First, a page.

Review Summary: Orchestral rock with a penchant for beauty.
“The sum is greater than the whole of its parts.” This phrase is often used to describe an experience. It means taking the good with the bad, maybe the underwhelming parts of an experience, but looking at them in the context of a greater scheme. Songs in an album may sound horrible out of context, but put them with their partners and suddenly they can become a masterpiece. With Paris
, Owel have done the opposite—the whole is great because each of its individual parts is great in its own right.
Owel have a clearly defined instrumental style. An alternative rock band with post-rock tendencies that incorporate full, lush orchestral soundscapes and have a generous use of electronic components. The sound scapes that they create are absolutely gorgeous. The strings aren’t included as an afterthought or a gimmick; they are at the forefront of what makes Owel’s sound what it is. Gorgeous piano suites are found throughout, often accentuated by electronic sounds. Traditional rock instruments are found throughout the album as well, but never at the forefront, simply as another cog in the atmosphere created. Add Jay Sakong’s dreamy vocals and powerful falsetto and there is pure atmospheric bliss.
As an album itself Paris
has a consistent sound, but it’s difficult to typify it to a consistent genre. As mentioned before, alternative rock with post-rock tendencies is what is found most often. Utilizing this style is also when the band is at its best. Opening track “Weather Report” slowly builds until it immerses the listener in a wall of sound, “Get Out Stay Out” runs six and a half minutes and has a structure that emulates Sigur Ros, with the added benefits of Sakong’s powerful vocals. “Roma White” and “Jumble Gem”, the undoubted highlights of the album, showcase the bands blending of it sounds at their peak. “Roma White” allows each instrument to have a section where they’re highlighted, all while still working perfectly in tandem, with Sakong’s voice serving as its own instrument. “Jumble Gem” instrumentally is absolutely cacophonous, with the closing two minutes finding strings, pianos, voice, synth, percussion, and guitar all building into each other to create a sound that is somehow tense, lovely, and cathartic all at the same time.
With that said, there is quite a bit of genre dipping, which each one being successful. “I Saw Red” dips into dream pop territory, “No Parachutes” and “Funeral” are upbeat lush rockers, and “Didn’t I” wouldn’t sound out of a place as an experimental ballad on a pop-punk album, with a strong focus on the chorus. The most successful, and most out there, of these tracks is “Being Human is Weird”. The strings take a supporting role on this song, with guitar and drums being at the forefront, almost sound like a straightforward rock song. That is until a light electronic breakdown happens with Sakong singing “And wow everybody’s talking/But no one’s saying a damn thing”. What appears to be one of the most straightforward songs on the album takes some of the biggest risks, which pay off in a large way.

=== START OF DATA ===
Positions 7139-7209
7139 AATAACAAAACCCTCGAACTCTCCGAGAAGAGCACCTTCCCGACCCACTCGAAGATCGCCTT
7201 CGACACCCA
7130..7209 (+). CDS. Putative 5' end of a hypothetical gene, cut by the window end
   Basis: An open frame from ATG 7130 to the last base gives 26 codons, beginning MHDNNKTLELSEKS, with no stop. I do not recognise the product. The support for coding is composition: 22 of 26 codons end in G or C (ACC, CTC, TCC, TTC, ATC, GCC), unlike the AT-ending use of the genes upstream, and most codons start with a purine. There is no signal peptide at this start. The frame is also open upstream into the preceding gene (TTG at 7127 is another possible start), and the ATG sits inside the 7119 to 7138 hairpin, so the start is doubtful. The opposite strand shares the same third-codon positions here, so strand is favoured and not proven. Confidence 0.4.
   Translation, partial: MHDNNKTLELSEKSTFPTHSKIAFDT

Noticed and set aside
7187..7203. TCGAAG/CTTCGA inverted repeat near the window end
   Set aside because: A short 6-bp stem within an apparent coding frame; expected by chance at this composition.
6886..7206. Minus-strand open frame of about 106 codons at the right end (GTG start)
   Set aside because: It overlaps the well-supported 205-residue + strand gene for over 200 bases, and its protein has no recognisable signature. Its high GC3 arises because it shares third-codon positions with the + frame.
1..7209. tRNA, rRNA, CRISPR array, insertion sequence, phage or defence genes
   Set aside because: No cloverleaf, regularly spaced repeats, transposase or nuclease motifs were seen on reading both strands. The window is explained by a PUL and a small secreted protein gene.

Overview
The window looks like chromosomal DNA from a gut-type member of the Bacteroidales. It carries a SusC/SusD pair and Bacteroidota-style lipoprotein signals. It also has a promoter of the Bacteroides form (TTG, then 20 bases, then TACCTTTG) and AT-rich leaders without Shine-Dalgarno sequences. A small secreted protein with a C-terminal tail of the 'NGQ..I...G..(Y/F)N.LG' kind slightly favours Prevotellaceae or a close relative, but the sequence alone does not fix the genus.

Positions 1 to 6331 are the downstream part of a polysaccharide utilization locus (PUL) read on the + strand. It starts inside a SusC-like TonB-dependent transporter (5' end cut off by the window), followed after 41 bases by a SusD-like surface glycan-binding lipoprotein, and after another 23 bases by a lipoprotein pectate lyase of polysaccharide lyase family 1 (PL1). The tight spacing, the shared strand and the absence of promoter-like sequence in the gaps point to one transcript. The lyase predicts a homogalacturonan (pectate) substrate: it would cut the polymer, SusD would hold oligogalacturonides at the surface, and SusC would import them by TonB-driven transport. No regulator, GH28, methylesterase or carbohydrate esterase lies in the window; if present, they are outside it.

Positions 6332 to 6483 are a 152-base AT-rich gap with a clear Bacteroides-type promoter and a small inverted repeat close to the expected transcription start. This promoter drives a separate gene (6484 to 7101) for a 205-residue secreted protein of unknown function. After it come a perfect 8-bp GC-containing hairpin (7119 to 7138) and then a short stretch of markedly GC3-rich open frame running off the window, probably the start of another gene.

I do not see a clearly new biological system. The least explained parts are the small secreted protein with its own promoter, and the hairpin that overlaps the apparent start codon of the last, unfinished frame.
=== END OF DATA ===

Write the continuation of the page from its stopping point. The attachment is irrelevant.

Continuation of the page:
For the dreamy environment they create, the lyrics that Owel use are fairly simple. A balance between metaphor and straight forward imagery means that there are no life changing lyrics, with the words almost seeming to serve as part of the sound as anything else. However, this simplicity lends itself to some breathtaking lines, such as in “Weather Report”, which describes a person unfazed by the disasters looming in our world.
But seeing you dance in the smoke
Waving your arms like a beautiful idiot
Makes me believe in the hopes of a day
I'd join you
Overall, Owel creates a beautiful and unique sound on Paris
. Even with the slight inconsistency of styles found across the album, the noise they create blends into a highly consistent album. Each song is as strong as the one before it and the one after it, meaning the listener will never leave the immersiveness of its beauty.